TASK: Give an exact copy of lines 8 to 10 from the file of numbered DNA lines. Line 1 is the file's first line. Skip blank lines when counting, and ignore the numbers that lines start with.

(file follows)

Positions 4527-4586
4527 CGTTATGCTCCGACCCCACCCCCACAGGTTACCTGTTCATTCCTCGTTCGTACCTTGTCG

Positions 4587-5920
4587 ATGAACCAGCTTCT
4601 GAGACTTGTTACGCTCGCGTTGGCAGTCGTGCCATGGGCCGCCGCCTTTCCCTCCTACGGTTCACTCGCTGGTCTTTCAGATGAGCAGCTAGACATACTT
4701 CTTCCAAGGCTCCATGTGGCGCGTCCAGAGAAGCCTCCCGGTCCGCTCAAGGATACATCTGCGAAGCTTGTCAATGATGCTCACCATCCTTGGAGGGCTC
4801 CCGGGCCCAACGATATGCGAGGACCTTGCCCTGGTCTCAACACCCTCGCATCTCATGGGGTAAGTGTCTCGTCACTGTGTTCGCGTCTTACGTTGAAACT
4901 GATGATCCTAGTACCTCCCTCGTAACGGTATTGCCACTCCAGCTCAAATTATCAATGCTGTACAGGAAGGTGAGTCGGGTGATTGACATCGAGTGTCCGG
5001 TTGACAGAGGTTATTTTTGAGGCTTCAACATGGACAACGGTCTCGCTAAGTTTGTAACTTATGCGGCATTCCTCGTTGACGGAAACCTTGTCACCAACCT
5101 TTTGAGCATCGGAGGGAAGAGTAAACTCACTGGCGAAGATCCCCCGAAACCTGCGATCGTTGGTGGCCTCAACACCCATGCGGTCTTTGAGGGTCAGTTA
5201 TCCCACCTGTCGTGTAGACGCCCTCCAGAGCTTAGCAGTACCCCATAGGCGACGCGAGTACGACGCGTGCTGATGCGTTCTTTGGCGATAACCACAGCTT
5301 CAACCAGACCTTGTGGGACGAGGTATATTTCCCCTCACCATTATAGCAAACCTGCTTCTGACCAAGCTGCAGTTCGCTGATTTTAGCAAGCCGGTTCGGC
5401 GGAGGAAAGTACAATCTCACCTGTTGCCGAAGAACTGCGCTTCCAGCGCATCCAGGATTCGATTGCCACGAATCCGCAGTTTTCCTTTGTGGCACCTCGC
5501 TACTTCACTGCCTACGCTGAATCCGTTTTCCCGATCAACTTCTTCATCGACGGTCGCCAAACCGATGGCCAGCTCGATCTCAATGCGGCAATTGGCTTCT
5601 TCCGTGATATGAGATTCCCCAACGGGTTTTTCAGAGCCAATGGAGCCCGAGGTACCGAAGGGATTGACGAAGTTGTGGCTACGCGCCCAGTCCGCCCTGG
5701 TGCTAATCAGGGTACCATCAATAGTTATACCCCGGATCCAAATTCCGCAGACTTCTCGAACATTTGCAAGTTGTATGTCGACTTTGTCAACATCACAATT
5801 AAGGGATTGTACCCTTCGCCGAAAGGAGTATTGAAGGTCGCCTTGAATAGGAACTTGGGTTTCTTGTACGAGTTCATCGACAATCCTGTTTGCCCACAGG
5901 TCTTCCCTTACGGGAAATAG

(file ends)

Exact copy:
4901 GATGATCCTAGTACCTCCCTCGTAACGGTATTGCCACTCCAGCTCAAATTATCAATGCTGTACAGGAAGGTGAGTCGGGTGATTGACATCGAGTGTCCGG
5001 TTGACAGAGGTTATTTTTGAGGCTTCAACATGGACAACGGTCTCGCTAAGTTTGTAACTTATGCGGCATTCCTCGTTGACGGAAACCTTGTCACCAACCT
5101 TTTGAGCATCGGAGGGAAGAGTAAACTCACTGGCGAAGATCCCCCGAAACCTGCGATCGTTGGTGGCCTCAACACCCATGCGGTCTTTGAGGGTCAGTTA